Why do I tweet? Because I like talking to people, I like expressing my opinions, I have a compulsion to write on the internet in various forms, and I like the microscopic sense of affirmation that comes from people replying to you, retweeting something you’ve posted, or deigning to follow you.

How do I compose tweets? I’ve got pretty good at this, meaning that I seldom have to think about truncating things I want to tweet or even use internet shorthand symbols etcetera; I seem to be able to compose thoughts into 140-character chunks without much effort. I guess I’ve had plenty of practice… I rarely if ever compose a tweet and then fail to publish / send it, which is probably why I have posted so many. It would seem like wasted time to me; and I’m not particularly precious about my writing – once it’s written, it might as well be read. Twitter encourages a definite sense of ephemerality in writing.

Replies in conversations come very organically; standalone observations sometimes occur to me in advance and get mulled around a little before being typed, but not by much – I’ve generally got a device I can tweet from to hand. I don’t think I’ve ever emailed my self a reminder of something I’d like to tweet (except for my work account) or ever made a plan of a series of tweets or tweet subjects I’d like to engage in (again, except for my work account, which is approached more ‘strategically’ than my personal account – although, clearly, the fact that I consider it to be part of my personal ‘online brand’ suggests an amount of strategic thinking!).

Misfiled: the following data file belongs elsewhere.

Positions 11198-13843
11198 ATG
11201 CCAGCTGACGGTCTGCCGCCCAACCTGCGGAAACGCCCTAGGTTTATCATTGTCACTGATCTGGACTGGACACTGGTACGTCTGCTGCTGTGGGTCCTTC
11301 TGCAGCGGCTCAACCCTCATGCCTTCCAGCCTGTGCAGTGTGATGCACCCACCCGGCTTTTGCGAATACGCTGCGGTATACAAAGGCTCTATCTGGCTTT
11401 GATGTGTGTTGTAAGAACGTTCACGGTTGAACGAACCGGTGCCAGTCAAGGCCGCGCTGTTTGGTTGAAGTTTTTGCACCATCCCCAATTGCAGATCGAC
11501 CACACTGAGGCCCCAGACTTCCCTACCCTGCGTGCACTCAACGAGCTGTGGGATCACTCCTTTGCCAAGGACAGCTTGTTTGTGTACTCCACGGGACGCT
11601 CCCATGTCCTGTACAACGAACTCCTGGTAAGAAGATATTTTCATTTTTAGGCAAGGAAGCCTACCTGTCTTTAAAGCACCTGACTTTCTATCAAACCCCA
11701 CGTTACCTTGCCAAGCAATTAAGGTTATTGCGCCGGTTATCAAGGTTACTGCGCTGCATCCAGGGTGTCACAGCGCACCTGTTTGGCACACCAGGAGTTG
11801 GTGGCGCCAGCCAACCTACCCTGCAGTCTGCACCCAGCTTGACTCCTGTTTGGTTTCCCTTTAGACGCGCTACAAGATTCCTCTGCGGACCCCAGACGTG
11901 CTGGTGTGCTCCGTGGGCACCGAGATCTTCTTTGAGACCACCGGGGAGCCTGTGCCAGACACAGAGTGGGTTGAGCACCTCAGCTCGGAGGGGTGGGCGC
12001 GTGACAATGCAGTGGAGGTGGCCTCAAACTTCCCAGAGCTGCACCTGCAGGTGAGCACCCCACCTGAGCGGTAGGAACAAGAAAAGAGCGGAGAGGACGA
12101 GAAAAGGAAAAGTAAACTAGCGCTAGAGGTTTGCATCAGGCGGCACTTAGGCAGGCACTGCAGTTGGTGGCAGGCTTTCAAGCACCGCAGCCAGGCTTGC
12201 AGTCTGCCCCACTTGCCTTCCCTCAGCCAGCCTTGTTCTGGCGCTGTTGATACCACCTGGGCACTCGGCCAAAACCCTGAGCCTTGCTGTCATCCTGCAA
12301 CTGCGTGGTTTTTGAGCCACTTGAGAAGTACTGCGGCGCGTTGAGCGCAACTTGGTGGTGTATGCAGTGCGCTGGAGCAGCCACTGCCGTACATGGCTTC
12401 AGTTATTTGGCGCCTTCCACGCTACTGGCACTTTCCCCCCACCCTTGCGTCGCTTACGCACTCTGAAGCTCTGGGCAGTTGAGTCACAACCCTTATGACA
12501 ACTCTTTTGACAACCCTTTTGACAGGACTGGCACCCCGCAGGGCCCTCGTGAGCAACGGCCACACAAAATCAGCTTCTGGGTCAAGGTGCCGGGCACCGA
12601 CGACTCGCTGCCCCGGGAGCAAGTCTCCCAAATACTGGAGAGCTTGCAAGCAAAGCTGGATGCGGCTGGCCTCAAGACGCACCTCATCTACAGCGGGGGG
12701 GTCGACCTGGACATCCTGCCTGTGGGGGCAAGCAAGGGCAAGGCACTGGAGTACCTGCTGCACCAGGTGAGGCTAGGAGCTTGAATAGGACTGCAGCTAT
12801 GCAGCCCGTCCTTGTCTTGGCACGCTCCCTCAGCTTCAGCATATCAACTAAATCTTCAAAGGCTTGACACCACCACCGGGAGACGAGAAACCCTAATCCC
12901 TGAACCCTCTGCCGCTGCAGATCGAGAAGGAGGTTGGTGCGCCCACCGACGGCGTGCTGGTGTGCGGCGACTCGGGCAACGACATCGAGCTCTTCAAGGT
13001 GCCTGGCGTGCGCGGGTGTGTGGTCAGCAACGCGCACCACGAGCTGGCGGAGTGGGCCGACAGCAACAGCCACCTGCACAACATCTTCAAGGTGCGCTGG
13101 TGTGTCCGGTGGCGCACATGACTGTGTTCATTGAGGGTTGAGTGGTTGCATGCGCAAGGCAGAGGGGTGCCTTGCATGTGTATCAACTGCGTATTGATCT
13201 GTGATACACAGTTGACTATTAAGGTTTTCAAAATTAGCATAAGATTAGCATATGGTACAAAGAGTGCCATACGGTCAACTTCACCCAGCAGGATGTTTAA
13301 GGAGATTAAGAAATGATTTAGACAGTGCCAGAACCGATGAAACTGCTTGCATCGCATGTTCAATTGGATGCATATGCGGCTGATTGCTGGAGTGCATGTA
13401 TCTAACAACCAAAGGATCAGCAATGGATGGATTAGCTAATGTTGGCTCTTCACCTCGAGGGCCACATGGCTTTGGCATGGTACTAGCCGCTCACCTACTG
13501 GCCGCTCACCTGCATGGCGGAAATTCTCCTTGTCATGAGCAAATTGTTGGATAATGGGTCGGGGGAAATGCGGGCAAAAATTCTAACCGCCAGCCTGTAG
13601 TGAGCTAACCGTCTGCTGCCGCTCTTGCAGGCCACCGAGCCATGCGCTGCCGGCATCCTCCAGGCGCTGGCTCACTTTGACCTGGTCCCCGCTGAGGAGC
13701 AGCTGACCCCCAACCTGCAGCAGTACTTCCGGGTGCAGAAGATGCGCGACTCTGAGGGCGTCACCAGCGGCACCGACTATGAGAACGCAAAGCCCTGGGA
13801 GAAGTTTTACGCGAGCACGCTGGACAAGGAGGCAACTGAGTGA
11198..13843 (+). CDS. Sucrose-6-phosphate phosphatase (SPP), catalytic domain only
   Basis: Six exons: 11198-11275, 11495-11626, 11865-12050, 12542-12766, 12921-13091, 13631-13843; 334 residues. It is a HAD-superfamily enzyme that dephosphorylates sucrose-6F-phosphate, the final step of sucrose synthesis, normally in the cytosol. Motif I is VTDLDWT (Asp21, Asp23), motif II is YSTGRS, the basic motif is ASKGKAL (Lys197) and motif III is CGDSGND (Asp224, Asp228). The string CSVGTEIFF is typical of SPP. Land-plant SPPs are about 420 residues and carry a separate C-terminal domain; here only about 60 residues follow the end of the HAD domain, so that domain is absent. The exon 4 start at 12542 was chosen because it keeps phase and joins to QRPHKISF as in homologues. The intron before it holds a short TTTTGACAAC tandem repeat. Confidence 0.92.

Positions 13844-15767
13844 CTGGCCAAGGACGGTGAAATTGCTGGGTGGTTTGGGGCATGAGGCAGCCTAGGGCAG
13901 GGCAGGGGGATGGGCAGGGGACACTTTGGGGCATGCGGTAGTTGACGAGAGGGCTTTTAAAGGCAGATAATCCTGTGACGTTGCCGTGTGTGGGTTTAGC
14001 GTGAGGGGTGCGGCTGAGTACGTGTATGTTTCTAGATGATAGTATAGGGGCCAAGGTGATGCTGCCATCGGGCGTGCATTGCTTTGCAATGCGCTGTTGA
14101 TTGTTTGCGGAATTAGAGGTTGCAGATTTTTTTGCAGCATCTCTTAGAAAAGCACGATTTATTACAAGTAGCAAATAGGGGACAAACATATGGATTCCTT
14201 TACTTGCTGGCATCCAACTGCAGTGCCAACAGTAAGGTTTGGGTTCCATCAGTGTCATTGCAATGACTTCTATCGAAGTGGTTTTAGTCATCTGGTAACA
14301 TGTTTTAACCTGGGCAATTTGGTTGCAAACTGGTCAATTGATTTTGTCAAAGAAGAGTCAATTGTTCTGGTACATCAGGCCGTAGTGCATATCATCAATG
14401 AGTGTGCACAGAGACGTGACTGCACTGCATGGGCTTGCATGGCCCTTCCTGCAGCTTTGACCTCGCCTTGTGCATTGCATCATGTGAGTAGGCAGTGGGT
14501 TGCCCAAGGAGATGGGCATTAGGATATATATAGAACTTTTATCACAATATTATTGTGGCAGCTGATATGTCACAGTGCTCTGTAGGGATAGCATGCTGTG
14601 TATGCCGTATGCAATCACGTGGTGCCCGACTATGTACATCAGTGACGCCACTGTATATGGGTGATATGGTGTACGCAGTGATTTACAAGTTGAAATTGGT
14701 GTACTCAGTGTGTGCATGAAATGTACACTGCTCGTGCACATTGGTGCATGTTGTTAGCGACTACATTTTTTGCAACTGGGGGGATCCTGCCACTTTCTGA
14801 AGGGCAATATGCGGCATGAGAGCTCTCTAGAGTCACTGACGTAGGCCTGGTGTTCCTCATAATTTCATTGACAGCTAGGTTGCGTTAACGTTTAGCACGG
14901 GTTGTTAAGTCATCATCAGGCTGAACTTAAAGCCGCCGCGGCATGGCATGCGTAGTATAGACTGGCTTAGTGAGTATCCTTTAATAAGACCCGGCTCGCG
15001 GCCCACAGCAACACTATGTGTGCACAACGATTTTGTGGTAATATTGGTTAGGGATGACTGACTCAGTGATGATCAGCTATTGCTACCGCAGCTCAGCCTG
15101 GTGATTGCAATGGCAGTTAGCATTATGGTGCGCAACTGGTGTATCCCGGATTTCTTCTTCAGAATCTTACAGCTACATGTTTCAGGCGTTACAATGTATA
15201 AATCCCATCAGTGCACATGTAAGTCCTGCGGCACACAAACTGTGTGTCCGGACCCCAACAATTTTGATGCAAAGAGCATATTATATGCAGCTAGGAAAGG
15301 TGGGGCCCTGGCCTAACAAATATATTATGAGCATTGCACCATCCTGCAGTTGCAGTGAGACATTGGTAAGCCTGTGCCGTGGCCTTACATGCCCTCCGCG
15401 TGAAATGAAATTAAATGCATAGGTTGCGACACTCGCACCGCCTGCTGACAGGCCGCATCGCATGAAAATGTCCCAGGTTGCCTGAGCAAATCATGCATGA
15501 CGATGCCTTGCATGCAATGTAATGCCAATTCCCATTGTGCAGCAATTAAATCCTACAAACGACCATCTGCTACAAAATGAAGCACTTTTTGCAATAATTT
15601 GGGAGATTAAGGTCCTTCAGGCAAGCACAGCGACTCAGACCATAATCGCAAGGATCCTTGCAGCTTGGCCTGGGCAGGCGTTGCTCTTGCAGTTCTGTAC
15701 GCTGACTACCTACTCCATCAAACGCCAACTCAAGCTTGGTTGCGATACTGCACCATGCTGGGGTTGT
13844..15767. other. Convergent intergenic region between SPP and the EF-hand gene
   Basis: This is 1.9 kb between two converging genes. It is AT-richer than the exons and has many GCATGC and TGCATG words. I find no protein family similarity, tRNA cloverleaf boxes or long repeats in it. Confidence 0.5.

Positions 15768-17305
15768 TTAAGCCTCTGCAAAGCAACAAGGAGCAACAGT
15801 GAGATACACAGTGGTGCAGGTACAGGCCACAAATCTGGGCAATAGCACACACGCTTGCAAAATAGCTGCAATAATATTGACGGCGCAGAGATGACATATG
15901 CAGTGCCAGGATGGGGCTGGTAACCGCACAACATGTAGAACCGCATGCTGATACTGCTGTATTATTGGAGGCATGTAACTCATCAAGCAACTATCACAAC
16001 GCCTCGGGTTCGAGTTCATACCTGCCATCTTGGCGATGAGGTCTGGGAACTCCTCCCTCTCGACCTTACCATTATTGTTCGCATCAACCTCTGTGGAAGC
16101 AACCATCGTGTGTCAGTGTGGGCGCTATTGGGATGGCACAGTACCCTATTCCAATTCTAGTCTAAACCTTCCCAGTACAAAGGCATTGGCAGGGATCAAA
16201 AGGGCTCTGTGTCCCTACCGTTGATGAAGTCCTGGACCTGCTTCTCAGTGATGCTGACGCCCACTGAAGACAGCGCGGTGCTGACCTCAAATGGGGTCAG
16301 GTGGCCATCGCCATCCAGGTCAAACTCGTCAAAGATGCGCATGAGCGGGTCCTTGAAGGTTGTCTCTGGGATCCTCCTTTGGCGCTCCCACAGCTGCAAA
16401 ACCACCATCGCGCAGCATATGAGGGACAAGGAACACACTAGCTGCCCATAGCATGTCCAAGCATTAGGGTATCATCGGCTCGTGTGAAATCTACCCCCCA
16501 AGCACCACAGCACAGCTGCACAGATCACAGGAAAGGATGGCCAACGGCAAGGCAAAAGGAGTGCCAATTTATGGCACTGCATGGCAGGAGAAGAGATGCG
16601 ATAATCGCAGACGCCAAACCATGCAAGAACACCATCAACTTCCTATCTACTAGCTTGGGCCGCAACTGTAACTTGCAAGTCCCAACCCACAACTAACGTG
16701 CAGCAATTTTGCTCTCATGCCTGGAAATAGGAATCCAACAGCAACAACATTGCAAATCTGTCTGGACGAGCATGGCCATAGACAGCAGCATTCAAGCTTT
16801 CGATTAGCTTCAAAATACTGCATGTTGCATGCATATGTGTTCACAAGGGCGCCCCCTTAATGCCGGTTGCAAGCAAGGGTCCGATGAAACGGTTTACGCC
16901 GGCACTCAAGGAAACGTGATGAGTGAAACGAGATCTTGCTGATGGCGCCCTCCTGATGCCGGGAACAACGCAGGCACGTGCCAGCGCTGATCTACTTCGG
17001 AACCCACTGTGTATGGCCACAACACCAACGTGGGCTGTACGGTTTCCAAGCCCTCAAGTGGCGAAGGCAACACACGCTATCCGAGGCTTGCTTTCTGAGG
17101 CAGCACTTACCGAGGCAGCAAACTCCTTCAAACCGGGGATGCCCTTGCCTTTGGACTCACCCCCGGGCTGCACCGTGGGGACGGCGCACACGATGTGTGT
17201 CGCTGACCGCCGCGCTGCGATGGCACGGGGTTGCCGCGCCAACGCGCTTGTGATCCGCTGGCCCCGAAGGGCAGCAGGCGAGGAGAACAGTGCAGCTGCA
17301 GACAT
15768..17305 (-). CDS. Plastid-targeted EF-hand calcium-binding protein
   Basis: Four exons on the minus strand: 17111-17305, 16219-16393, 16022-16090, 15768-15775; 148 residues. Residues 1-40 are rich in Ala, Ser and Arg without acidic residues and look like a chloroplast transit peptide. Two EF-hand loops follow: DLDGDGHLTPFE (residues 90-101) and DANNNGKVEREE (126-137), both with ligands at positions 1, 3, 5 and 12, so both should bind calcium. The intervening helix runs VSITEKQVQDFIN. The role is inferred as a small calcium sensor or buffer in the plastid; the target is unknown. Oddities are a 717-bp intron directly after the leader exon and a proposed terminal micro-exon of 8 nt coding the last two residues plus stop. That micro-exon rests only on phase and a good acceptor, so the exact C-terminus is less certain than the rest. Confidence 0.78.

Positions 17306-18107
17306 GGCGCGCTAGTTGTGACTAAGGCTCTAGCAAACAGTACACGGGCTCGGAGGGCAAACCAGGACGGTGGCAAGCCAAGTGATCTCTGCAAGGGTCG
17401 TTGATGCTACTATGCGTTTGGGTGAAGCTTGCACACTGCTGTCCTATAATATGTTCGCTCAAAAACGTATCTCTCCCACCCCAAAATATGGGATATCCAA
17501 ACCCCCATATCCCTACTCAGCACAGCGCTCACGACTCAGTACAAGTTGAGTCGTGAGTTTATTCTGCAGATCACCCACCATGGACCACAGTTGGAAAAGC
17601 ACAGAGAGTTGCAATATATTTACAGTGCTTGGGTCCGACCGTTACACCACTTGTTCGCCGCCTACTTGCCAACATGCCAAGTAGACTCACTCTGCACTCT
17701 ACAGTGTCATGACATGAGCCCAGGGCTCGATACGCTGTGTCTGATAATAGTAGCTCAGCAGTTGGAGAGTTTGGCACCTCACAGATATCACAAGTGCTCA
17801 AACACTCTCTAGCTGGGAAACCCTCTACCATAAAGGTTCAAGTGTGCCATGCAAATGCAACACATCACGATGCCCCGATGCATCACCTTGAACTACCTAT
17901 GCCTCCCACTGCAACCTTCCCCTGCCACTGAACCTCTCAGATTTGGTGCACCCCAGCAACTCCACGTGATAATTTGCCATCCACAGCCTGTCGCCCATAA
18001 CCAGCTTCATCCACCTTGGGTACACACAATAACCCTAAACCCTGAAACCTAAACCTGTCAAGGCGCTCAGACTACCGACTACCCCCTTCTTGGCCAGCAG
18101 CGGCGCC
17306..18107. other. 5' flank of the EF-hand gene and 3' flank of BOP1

I think that’s about it…

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4 responses to “Writing on Twitter

  1. Pingback: Writing on Twitter – my blog « My Writing Diary

  2. It’s been pointed out that quite a few of my tweets are auto-generated by Endomondo as I track my cycling (and occasional running / walking) workouts; I’ve just had a quick look and over the last eleven months I’ve recorded 268 workouts, and probably had an average of 1 tweet for each, so a drop in the ocean really!

  3. How about the gazillion Canabalt runs???